Every morning, we compile the links of the day and dump them here… highlighting the big story line. Because there’s nothing quite as satisfying as a good morning dump.
As Hayward rose and fired, the entire Celtics bench was on its feet. Jaylen Brown turned and ran back on defense before the ball reached the rim. Tatum raised one hand with three fingers extended over his head.
The shot splashed through. One play later, Tatum isolated against Steven Adams and blew by the big man, finishing with a massive one-handed dunk at the rim. The Celtics bench celebrated wildly.
For the first time in a while, the Celtics looked like they were having fun.
“I don’t think it’s about offense or defense,” Brad Stevens said, after Boston’s 101-95 victory. “I think it’s about enjoying playing together”
“It’s basketball at the end of the day,” Tatum added. “We get paid a lot of money to do what we love, and just get back to having fun.”
Ah, Brad Stevens. He’s definitely getting the hang of this whole ‘coaching’ business. Why, give him another year or two and he might actually be good at it.
Tuesday I compared the Celtics to a race car, and some wag dinged me for it in the comments because he thought we were getting too cute with the analogies–and spending too much time explaining them. Pfft, buddy, this job requires content every day, and sometimes you don’t have a lot of material to work with. I’m not Kellogg’s. I can’t guarantee you two scoops of raisins in every box (shoot, I suppose that qualifies as a too-cute analogy).
Anyway, he’s right–all these analogies only go so far. The Celtics are not, in fact, a race car. They’re a collection of guys who hit a slick spot in the road and overcorrected and, aw crap, there I go with the car analogies again. Sorry, random internet dude!
Bottom line, the Celtics needed to relax in order to play better. Almost a year ago, when the Celtics were in the middle of their 16 game winning streak, Stevens was sounding a note of caution–the team was getting a bit too cavalier, enjoying themselves just a bit too much–and Stevens was right there to point out that the Celtics were not as good as their record.
This time around, though, after an opening night win against the Sixers that, perhaps, felt like a bigger win than it really was (because the Sixers, I’m here to tell you, are neither all that, nor are they even a bag of chips), the Celtics looked more like a team with a lot of undefined roles and a lot of rust (psst: is ‘rust’ a car analogy? asking for a friend.)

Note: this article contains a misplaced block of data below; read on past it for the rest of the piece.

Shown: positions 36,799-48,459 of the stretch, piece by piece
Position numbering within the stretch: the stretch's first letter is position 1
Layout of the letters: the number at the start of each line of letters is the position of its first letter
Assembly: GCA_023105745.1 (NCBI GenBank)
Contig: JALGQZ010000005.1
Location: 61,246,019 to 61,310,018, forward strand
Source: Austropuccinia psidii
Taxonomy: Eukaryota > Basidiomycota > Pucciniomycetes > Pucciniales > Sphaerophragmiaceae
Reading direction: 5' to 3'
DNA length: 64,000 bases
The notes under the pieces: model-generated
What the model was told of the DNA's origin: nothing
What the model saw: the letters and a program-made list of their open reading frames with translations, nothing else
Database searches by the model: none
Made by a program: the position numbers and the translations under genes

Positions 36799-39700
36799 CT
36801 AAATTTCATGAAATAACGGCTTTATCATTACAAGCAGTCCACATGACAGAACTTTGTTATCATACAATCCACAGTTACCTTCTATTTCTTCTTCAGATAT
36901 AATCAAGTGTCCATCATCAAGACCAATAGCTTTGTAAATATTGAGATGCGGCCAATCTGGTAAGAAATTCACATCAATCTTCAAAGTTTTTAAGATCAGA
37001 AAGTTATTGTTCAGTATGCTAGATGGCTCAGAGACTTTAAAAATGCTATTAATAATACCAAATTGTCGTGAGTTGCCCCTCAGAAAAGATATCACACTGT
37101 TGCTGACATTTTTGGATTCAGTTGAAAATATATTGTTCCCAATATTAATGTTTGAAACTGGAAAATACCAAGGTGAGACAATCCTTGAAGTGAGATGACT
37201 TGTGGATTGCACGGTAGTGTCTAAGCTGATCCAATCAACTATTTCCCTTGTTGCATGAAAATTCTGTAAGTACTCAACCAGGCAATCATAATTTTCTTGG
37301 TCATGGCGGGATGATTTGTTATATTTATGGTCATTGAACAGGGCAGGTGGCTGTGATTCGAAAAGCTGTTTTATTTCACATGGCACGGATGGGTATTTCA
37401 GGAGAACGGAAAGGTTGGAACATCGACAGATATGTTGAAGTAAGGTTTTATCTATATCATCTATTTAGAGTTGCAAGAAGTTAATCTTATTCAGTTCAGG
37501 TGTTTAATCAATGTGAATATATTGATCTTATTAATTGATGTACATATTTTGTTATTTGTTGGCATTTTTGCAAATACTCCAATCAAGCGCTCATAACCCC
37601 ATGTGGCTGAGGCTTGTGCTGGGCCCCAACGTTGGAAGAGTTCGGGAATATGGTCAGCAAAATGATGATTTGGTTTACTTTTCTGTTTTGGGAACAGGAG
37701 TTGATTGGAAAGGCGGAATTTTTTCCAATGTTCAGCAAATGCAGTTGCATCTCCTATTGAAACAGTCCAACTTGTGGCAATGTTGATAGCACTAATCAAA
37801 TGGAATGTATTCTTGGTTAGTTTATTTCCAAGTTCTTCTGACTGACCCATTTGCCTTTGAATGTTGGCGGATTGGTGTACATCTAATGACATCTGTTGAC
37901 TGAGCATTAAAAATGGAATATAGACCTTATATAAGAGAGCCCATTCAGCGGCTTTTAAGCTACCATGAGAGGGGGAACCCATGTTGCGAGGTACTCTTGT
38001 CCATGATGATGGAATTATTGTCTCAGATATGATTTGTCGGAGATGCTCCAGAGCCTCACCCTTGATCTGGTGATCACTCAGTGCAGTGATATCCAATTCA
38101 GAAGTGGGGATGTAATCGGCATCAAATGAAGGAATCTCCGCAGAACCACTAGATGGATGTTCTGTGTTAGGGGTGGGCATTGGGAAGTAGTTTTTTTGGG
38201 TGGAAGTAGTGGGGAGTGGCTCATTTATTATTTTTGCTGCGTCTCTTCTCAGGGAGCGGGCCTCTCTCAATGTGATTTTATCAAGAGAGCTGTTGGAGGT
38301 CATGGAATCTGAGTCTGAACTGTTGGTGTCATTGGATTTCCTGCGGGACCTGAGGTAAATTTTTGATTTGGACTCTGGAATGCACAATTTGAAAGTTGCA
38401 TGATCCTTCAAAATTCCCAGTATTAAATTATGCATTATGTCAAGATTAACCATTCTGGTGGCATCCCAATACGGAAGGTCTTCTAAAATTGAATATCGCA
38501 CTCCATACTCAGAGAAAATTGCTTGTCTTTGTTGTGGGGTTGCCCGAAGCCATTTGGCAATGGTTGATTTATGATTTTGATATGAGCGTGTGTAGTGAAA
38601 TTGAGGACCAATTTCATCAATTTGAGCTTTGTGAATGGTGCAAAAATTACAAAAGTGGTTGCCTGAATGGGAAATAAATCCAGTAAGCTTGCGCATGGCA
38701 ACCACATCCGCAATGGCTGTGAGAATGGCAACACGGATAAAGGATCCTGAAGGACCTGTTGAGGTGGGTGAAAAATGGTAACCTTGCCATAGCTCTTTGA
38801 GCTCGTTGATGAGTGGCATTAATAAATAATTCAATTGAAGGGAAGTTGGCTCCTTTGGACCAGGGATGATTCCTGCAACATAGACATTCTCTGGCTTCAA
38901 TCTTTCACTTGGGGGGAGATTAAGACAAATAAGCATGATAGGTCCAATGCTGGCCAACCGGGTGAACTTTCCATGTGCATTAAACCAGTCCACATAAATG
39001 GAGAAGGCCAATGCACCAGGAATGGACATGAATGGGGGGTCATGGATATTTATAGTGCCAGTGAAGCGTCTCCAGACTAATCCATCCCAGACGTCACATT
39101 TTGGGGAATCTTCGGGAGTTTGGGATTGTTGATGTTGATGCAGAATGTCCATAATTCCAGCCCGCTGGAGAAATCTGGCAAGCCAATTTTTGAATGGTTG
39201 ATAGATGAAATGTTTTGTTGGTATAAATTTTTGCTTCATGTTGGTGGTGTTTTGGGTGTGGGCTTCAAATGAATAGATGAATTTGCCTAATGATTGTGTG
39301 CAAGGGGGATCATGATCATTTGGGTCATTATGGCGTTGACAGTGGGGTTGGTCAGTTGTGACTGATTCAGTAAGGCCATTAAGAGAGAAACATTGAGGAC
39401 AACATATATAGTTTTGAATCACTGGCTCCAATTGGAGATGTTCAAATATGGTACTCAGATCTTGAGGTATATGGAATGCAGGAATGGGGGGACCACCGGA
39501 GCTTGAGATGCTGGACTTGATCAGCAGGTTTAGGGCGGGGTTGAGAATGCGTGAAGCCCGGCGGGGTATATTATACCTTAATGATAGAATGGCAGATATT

The Celtics, right up to the second half of last night’s game, seemed to be trying to bull their way through their various struggles, and sort of force themselves into better shape; of course, that didn’t really work, and the more it didn’t work, the more they pressed, with predictable results.
But in the second half of last night’s game things changed. The Celtics loosened up. They found the right balance, and–if they can hold on to that balance for another game or two–I think they’re about ready to go on a tear.
Also, the above article is worth reading if for no other reason than it features Tom Westerholm making an underpants gnome reference without a stitch of context. If you don’t know the connection between “???” and “Profit”, the middle third of Tom’s article is going to be so confusing.
Page 2: Where Danny Ainge breaks out a golf analogy
“There’s a lot of good things that are going on,” said the Celtics president of basketball operations. “We’re just not playing our best. And making shots covers up for a lot of mistakes. We’ve just been missing our 4-foot putts. We’ve got to make some putts.”
Just when I thought was out of the analogy business, they pull me back in (BTW: This is all in good fun, internet commenting guy).
Anyway, Ainge goes on to elaborate:
“But at this time of the season as I’m watching all of the NBA games, it’s like making shots covers up for a lot of mistakes. So you’ve got to make shots, of course, but, you know, when you’re not making shots, your defense has to be almost perfect. Our defense was pretty good but not good enough.”
Ainge with the bird’s eye view of the Celtics season–it’s all about where the horizon is. For players, it’s the next game–and during the game, it’s the next possession, the next shot, the next pass. Coaches can’t get hung up on all those little details–they’ve got to trust their players enough to give them freedom to work. And the GM, well, if he’s making long-term decisions on the basis of short-term shooting trends, well, sooner or later he’s probably going to end up working for the Kings. Or the Magic. Or some other bastion of institutional ineptitude, like, oh, I know, the New York Knicks.
The rest of the links
MassLive: ‘We’ve got to set the tone’: Boston Celtics’ Kyrie Irving told Al Horford the vets needed to take over vs. OKC | Boston Celtics rally, beat Oklahoma City Thunder 101-95: Jayson Tatum shines, plus 10 things we learned
Boston Herald: Celtics storm back late, beat winless Thunder
Providence Journal: Celtics 101, Thunder 95: Boston rallies from 16 down to stun Oklahoma City